By David Luter
November can be a stressful time of year, with planning Thanksgiving and getting ready for the upcoming holidays. But nationally renowned chef and Dash Magazine’s contributing editor Jon Ashton reminds us of the importance of enjoying this special time with family and friends. He also shares some culinary secrets and provides a few recipes to try this Thanksgiving.
Ashton will be in town Nov. 13 for the Dash Around the Table Tour, hosted by The Bakersfield Californian at Savor Bakersfield. Don’t miss an evening of boutique shopping, food and beverage sampling from local restaurants and a live two-hour cooking class showcasing the chef’s amazing talents, not only as a cook, but also as an entertainer.
When: Nov. 13; shopping bazaar and sampling from 3:30 to 6 p.m.; live cooking show from 6 to 8 p.m.
Where: Rabobank Theater, 1001 Truxtun Ave.
Information: Tickets can be purchased Rabobank Box Office, ticketmaster.com or by phone 800-745-3000. Also visit savorbakersfield.com.
It's really considered a “dressing” as it is cooked outside the bird. However, I always tell friends it’s a stuffing.
4 tablespoons butter
2 yellow onions, diced
1 Granny smith apple, peeled, cored and diced
1/2 cup dried apricots, chopped
1/2 cup dried cranberries
1/2 cup chicken stock or water
4 sage leaves, finely chopped.
1 pound ground pork sausage or turkey
1 large egg
1 cup dried breadcrumbs
Heat oven to 325 degrees F.
Heat a large frying pan to medium-high heat, melt the butter and add the onions, apple and cook for 5 minutes. Add the apricots and cranberries, pour in stock and cook until stock is absorbed. Cool and mix with remaining ingredients and season with salt and pepper. Place mixture into pound loaf pan. Bake with turkey for 30 to 40 minutes or until your temperature probe reads 155 degrees.
Once your stuffing has cooled slightly, crumble it using two forks into your serving dish.
“It will be smashing to share our simple, fast and delicious recipes with everyone,” said Ashton. “If you love food and you love to laugh, then this is a show I promise you won’t want to miss.”
To learn more about the chef or for recipes and tips, visit jonashton.com.
A conversation with Chef Jon Ashton
When did your love of the culinary arts begin? When I was 8 years young, Granny Ashton took me into the kitchen and taught me how to make bread. By the time I was 14, I knew cooking was my greatest passion and wanted to figure out a way to make it my profession.
What is your favorite food during the holidays? Today, my favorite holiday food is Brussels sprouts. However, as a wee lad, I could not stand the smell of them, let alone the taste. Once I went into the professional kitchen, I gained an appreciation for their unique character. My favorite way to cook Brussels sprouts is to saute them and add a couple sprigs of fresh thyme and a splash of chicken stock.
What is your best family or food-related Thanksgiving memory? Being from England, Thanksgiving is an adopted holiday for me. It is my favorite holiday, as it involves food and family around the dinner table versus material gifts.
What wines do you pair with your dishes at Thanksgiving? Wine pairings differ depending on what I’m cooking. You can’t go wrong with either pinot noir or chardonnay. Pinot noir won’t overwhelm the taste of the meal. If you prefer white, a chardonnay can be versatile. With so many chardonnay options, choose a bottle within your price range and enjoy!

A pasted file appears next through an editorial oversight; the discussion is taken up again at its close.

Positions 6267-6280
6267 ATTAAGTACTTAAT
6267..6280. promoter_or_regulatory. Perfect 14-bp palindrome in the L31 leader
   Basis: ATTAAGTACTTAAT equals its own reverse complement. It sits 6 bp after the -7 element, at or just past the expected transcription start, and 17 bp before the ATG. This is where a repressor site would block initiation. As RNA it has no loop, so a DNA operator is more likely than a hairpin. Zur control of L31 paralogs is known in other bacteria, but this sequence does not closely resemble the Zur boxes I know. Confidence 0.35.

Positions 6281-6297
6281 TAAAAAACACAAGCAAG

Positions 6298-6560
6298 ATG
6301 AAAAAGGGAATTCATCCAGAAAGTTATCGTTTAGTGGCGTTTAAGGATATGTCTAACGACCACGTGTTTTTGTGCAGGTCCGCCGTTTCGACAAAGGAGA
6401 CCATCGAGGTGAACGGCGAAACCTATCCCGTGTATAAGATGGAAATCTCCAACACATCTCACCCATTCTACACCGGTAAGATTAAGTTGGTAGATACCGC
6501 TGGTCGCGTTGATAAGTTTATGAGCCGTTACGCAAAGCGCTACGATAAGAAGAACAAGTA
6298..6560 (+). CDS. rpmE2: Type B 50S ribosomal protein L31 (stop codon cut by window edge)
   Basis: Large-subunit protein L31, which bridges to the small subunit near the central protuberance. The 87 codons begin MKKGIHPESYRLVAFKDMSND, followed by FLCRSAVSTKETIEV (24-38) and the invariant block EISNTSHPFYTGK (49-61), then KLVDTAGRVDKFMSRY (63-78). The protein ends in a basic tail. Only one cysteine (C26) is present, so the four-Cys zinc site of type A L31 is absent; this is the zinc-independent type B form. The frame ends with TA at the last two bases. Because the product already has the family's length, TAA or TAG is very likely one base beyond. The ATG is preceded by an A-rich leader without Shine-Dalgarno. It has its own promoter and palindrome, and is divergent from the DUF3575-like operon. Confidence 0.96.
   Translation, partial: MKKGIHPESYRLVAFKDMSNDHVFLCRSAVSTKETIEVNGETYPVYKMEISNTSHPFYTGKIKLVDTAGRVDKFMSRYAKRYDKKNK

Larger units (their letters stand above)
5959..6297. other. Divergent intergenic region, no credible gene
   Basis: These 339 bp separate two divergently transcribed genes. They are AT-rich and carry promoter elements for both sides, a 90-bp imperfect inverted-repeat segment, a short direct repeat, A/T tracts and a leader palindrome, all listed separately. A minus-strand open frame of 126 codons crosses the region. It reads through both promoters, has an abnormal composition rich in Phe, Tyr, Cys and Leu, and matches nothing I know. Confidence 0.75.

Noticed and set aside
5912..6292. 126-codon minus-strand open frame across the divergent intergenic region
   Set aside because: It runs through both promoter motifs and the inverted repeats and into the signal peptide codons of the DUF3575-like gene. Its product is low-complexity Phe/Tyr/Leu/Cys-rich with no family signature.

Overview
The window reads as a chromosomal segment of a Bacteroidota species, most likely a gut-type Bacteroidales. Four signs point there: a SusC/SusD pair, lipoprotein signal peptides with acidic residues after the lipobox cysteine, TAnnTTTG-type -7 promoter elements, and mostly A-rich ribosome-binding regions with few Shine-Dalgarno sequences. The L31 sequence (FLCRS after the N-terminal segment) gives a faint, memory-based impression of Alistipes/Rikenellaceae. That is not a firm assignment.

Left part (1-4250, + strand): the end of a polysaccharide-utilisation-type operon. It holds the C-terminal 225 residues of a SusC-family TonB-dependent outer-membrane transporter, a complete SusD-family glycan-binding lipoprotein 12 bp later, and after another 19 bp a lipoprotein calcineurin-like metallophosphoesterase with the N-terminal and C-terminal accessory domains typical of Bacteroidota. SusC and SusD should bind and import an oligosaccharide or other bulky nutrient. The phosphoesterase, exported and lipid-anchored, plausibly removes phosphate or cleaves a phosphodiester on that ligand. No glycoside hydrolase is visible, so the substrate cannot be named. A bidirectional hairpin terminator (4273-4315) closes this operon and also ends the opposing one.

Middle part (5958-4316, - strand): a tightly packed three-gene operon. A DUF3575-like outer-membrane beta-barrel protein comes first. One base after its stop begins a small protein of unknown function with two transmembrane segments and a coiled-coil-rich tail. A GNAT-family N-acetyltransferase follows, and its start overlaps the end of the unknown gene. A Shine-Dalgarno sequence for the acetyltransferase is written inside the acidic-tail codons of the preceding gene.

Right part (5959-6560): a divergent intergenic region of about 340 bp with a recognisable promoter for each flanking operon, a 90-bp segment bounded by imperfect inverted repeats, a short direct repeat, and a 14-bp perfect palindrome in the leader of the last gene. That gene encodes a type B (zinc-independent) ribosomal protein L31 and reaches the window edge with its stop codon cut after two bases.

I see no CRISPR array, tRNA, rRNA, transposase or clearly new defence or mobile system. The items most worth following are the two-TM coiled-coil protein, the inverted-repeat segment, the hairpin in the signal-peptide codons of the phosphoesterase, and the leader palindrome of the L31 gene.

Do you suggest bringing kids into the kitchen to help with the cooking? Little Victoria Mei, my sweet 6-year-old daughter, has been helping me in the kitchen since she was 2 years old. We laugh and smile and play lots of fun music while we chop, slice and dice. Lucky for me, she will pass on “Dora the Explorer” to spend time cooking with Daddy.
What does she help out with in the kitchen? Little Mei has helped out with many fun tasks including peeling shrimp, rolling out pie dough and pulling the leaves from fresh herbs.
It can be chaotic in the kitchen during the holidays, what advice can you give to those preparing the meal? If your gravy is lumpy, pass it through a sieve, or give it a whizzing with an immersion blender.
When you decide on the Thanksgiving menu, what factors do you take into account? How do you achieve balance? Creating an easy flow in the kitchen is always my key objective. I want to try to spend as much time as I can with my company, so I always try to plan a menu that I can execute easily.
What is your ideal Thanksgiving menu? Have some nibbles out for guests to munch on while you’re finalizing the extra touches in the kitchen. I like to start with a soup such as my butternut squash, add in a main course and end with a scrumptious dessert.
Do you have any advice on how to time the meal prep in the kitchen so that everything is ready at the same time? Let your oven be your best friend. Have the majority of everything ready before your guests arrive and keep dishes warm at 225 degrees Fahrenheit before you sit down for your soup or appetizer.
What is your comfort food during the holidays? I cannot help but think how a bowl of chili brings comfort to my belly when there is a nip in the air and frost on the windows. You can also shred some leftover Thanksgiving turkey into your chili for a next day treat.
How do you handle the Thanksgiving leftovers? Have fun! Think of taking your leftovers to various countries. For instance, add some chipotle chilies to the cranberry sauce, which makes for a delicious side or spread. Don’t forget, you can potion and freeze leftovers.
What is the most essential item in your kitchen? I can’t imagine life in the kitchen without my knives. A chef’s knife is as important to him as a magic wand to a magician.
On the recipes you provided, what do they mean to you? A recipe is a part of your heart. When I create them, I think about families sitting around the table making memories and sharing joy.